Twenty(!) years ago my best friend died. It was a sudden death and I learned about it weeks later from an email. The loss was profound and the way I learned of it distressing. My beautiful, strong and vibrant friend was very important to me. We never dated but had agreed that come age 40 if we weren’t married to other people…you know how that promise goes. He never made it to anywhere near 40, and I married. But he was my BFF before BFFs. We had great adventures together and I’ve no doubt we would have had many many more. I can still hear his self-assured voice coaching me as I climbed astride a motorcycle for the first (and last) time; “Keep your spine aligned with mine.” I can see his face, when I stepped out of the dressing room in a see-through honeymoon nightgown and told him “avert your eyes but tell me if you like it.” My memories run like a video montage. I actually have him on video. He arrived at my upstate wedding at the last minute. I refused to walk down the aisle until he arrived. So there he is, ducking (he was quite tall) into the tent as the musicians vamped.
When I first read the email informing me of his death I thought it was a vicious joke. I called his office and no doubt traumatized his sobbing assistant. My husband rushed home from work, I looked at him and said; “I think I’m okay with him being dead right now, I’m just not okay with him being dead forever.”
I thought of that sentiment this weekend. My husband has been dead for over four years. I sense people’s impatience (including my own) with my grief. I don’t spend my days wringing a handkerchief or visiting a grave (not that there’s anything wrong with that.) But once in awhile there is a trigger, say a beloved celebrity’s death, that will send me ’round the bend. I’m not willing to bogart a P.T.S.D. diagnosis, that would not be fair to true sufferers. However, a trigger is not just the usual crap we all deal with from time to time. A trigger will cut you off at the knees. It will bring your emotional self back to the beginning. It’s exhausting and defeating and utterly galling. There I am feeling as if I’ve got a handle on this thing called widowhood and BAM! “Not so fast girly, it’s me, your trigger!” – it’s best to picture a cartoon character similar to that little Bill that became a Law. So there I am triggered, treading water as tidal wave after tidal wave rush over me. I am all alone in my sadness as no one, and I mean no one can really understand. That reality compounds the loss of the one person, the only person who ever really saw me and understood me.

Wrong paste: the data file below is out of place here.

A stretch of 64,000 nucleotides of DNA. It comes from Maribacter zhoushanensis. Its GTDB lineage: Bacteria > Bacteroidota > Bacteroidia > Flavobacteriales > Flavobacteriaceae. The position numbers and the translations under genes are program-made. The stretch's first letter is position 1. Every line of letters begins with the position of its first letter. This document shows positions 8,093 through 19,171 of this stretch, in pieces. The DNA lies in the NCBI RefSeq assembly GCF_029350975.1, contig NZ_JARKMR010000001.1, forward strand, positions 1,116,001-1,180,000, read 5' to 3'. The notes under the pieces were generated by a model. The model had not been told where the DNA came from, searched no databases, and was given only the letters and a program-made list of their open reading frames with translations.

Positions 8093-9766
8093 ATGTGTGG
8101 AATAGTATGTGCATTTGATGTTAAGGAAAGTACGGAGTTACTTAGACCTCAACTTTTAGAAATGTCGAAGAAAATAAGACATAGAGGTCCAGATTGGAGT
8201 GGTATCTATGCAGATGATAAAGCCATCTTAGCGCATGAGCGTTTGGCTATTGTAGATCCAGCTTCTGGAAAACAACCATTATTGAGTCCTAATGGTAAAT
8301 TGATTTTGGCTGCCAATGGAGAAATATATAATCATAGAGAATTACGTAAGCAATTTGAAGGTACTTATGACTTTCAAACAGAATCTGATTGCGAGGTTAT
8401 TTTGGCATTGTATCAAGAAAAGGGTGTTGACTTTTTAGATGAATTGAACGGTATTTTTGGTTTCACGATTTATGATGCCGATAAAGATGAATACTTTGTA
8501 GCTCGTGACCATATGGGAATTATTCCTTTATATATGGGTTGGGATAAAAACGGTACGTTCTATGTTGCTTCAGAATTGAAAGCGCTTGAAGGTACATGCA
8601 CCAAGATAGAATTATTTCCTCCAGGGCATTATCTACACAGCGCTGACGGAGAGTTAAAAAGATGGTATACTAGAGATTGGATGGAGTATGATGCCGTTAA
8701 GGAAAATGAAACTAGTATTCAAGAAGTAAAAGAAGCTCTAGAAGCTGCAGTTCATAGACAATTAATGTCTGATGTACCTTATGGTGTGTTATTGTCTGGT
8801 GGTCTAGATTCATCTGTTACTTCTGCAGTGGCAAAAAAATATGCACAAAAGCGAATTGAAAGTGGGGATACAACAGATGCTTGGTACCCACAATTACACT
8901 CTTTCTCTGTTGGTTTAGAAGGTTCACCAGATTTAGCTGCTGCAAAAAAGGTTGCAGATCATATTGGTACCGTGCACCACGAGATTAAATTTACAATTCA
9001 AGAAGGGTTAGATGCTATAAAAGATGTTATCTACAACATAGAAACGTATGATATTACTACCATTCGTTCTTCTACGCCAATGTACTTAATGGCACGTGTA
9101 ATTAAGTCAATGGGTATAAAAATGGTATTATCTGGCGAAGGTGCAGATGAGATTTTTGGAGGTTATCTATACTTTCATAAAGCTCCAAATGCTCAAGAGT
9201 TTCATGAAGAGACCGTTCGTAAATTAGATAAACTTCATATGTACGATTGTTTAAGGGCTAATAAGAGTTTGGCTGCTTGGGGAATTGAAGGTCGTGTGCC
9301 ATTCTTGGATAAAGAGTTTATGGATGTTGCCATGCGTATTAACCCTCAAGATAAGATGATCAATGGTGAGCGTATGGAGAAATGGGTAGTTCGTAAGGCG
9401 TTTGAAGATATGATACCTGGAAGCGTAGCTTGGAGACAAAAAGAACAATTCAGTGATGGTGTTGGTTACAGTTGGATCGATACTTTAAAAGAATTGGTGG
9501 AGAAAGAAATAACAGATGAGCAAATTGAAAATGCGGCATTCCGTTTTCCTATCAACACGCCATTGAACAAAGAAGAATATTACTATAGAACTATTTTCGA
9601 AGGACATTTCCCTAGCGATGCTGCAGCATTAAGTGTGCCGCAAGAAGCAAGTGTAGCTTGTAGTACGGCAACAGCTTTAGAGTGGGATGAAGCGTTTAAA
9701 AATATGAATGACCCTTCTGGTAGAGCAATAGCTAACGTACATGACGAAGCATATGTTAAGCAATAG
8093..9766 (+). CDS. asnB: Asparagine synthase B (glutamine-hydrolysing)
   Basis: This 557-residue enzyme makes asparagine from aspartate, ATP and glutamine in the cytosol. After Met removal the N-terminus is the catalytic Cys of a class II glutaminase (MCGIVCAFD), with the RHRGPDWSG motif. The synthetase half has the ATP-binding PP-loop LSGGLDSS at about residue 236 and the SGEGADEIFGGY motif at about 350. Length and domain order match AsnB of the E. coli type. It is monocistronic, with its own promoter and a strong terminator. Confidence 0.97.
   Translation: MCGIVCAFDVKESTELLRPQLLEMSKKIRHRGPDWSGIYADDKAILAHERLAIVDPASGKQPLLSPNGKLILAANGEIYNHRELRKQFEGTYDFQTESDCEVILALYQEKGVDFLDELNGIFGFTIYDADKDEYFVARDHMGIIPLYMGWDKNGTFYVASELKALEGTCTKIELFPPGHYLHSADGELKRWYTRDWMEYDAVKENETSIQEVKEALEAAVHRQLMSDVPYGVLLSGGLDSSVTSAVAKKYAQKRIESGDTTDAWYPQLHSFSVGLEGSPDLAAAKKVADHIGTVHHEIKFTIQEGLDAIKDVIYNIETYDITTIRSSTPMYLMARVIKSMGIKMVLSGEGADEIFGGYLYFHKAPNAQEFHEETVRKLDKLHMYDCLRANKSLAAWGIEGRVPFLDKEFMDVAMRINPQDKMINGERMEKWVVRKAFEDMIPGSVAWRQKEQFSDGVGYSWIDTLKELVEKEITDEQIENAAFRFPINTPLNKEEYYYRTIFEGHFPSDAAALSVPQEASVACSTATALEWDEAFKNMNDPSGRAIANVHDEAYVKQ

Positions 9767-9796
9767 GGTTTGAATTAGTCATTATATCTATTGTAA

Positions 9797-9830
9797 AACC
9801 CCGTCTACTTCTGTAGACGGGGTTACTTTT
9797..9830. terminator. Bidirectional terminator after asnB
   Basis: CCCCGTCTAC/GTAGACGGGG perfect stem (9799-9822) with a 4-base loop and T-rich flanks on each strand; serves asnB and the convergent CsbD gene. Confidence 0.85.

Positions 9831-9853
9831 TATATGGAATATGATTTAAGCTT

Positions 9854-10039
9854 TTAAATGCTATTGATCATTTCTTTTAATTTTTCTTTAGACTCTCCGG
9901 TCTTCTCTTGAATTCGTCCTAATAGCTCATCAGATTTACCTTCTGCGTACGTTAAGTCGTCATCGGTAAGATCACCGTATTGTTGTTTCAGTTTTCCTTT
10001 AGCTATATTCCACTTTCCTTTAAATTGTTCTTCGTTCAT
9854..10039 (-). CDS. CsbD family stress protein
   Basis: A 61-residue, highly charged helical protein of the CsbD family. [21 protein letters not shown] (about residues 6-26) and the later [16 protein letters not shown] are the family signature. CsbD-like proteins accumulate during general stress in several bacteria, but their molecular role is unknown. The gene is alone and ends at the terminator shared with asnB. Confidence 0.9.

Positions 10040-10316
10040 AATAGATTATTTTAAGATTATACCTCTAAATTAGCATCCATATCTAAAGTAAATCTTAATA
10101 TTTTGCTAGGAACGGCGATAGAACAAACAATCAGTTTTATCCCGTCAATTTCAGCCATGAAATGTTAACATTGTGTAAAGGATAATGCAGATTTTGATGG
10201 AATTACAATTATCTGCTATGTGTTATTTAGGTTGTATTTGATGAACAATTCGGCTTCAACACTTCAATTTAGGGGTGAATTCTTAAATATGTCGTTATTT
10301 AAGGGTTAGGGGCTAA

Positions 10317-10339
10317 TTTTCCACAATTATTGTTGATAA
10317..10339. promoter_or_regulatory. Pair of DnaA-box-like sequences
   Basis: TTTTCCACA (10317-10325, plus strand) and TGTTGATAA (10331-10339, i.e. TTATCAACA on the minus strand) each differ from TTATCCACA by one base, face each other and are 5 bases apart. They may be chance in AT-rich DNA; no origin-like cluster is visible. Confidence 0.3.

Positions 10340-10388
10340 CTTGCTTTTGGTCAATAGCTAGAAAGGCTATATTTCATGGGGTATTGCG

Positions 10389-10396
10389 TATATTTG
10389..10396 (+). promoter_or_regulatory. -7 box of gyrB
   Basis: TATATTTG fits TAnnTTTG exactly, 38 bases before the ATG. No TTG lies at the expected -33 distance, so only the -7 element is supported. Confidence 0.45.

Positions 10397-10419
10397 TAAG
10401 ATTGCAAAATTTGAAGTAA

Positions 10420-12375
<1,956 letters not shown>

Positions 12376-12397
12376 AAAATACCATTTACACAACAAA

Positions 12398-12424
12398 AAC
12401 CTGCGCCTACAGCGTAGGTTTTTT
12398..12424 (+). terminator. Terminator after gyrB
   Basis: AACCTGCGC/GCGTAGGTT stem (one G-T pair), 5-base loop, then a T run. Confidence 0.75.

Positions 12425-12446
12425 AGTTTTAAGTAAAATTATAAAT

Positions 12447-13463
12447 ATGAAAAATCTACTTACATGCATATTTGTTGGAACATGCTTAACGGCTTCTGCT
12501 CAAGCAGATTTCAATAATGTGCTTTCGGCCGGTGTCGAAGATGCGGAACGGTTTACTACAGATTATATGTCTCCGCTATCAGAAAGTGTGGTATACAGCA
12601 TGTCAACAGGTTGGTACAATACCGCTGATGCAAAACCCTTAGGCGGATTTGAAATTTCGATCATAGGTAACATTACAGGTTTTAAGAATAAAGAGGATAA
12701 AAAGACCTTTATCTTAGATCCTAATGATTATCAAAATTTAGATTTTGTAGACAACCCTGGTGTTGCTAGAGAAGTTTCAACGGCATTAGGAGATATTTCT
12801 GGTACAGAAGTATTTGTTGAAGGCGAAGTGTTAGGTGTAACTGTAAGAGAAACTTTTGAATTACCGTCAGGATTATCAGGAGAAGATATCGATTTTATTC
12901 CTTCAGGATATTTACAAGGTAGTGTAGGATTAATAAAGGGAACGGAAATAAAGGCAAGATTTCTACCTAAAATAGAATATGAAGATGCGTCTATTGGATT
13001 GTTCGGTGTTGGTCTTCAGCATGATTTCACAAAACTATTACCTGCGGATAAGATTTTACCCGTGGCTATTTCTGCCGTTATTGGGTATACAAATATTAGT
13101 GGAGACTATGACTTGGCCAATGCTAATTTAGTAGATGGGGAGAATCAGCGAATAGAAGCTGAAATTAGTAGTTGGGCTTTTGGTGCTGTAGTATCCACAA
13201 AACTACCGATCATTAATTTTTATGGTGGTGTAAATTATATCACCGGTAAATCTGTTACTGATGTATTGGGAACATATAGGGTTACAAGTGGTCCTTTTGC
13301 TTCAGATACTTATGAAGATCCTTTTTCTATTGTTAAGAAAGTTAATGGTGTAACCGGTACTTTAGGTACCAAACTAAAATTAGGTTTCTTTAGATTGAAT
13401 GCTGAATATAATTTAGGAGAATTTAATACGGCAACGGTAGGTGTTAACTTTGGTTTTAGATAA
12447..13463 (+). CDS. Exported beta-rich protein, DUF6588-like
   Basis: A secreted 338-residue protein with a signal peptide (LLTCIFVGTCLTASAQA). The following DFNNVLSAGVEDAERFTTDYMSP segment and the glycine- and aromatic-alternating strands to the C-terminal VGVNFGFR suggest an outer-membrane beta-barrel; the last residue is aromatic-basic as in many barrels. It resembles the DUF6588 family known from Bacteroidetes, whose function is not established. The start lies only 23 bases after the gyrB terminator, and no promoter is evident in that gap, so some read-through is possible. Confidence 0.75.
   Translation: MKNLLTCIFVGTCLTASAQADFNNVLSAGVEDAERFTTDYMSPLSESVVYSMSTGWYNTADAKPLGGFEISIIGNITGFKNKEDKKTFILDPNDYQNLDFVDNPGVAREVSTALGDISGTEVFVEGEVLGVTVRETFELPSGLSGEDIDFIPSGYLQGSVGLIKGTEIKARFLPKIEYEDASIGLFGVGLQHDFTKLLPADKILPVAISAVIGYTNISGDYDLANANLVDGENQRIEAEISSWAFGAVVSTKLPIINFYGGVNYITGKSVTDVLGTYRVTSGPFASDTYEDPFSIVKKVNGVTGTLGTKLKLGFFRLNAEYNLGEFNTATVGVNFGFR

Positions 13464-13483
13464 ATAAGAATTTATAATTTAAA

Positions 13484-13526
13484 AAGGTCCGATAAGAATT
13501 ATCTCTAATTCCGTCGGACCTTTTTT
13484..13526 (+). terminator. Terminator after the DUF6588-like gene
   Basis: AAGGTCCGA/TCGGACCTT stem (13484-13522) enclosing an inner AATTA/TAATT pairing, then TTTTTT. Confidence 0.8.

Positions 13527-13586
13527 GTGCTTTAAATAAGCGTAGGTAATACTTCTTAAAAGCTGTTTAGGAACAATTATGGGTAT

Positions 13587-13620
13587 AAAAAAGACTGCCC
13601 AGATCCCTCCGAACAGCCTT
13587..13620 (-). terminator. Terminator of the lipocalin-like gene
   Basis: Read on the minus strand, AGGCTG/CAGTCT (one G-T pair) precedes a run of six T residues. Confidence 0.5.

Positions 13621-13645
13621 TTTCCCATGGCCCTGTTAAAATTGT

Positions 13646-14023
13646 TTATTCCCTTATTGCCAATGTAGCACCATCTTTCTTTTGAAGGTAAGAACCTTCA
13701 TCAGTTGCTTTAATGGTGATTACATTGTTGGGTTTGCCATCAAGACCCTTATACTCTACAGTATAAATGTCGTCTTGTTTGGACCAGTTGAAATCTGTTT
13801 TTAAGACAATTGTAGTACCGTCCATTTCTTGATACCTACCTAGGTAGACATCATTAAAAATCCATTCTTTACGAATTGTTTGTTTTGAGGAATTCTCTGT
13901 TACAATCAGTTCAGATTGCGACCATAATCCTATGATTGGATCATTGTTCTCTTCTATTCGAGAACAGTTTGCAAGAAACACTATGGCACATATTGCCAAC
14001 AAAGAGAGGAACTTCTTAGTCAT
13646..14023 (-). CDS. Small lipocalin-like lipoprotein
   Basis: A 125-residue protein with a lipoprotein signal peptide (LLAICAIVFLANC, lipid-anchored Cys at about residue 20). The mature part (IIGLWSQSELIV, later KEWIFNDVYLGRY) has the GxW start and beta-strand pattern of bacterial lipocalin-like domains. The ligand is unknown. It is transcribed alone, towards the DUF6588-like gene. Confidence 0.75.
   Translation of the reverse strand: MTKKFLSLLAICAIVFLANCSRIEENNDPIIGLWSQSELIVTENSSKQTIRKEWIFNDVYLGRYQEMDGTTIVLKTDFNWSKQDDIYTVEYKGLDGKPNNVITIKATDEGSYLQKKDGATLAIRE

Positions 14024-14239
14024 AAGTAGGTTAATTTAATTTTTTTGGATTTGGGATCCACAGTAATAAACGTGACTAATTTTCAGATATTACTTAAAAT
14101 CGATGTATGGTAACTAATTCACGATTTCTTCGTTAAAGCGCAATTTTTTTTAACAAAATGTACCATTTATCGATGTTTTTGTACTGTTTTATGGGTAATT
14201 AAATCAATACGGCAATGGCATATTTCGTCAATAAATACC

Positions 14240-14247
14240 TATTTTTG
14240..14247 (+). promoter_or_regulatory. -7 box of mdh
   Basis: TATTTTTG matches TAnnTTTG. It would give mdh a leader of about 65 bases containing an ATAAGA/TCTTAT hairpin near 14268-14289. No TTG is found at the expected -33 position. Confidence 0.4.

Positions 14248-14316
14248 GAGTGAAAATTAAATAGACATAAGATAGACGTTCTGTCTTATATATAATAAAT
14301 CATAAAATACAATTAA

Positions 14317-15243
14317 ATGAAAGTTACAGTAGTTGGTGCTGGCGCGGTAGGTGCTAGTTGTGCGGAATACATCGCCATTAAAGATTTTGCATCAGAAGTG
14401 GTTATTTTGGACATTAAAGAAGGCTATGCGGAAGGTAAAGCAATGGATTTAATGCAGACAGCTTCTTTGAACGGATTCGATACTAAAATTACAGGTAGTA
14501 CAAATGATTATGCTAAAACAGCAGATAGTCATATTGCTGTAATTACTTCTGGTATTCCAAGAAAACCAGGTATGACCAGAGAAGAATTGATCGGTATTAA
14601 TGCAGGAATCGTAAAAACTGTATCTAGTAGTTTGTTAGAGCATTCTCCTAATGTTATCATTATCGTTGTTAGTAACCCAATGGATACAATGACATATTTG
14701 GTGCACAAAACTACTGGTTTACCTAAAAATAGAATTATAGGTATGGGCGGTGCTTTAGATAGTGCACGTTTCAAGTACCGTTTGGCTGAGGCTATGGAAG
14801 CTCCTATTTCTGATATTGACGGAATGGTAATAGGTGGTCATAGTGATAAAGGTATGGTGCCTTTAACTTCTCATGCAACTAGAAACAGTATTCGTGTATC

I’m not sure which is sadder; the trigger or the loneliness. Explaining my grief to people is exhausting and so sad. I don’t want to teach people how to be empathetic or how to be a friend. To me that’s like having sex with an inflatable doll. What’s the point?! So when I was mired in my sadness this weekend and heard; “are you okay?” from a couple of friends, I was reminded of what I said twenty years ago…My husband is still dead and I’m not okay with that.
I don’t advertise my sorrow (uh, yeah, unless we’re counting this format) but still it shocks me that people assume I’m A-okay. I mean, I do alright a lot of the time and I seem to be getting the hang of this self-care thing, but come on…My husband died. Without any warning whatsoever. In public. I think it’s safe to assume that I’m not 100% all the time.
It more than shocks me when those who know me don’t seem to see me; it hurts me. It’s a reminder of how solo I really am. My husband “got me” all the time, sometimes before I did. So when those close to me are careless or clueless or flat out impatient it hurts my heart.
This morning a close friend sent me a photo of a bench I had paid to dedicate (to my husband) a few years before he died. My friend is visiting the institution which houses the bench (my husband’s place of work and my alma mater). I replied to my friend’s text that I was surprised they hadn’t removed the bench (considering how brutally they treated both me and my husband’s memory after he died.) My friend’s reply? “Ha ha ha ha.” Not; “I hope this photo wasn’t upsetting” or “Should I have not sent the pic?” Nope. “Ha ha ha ha.”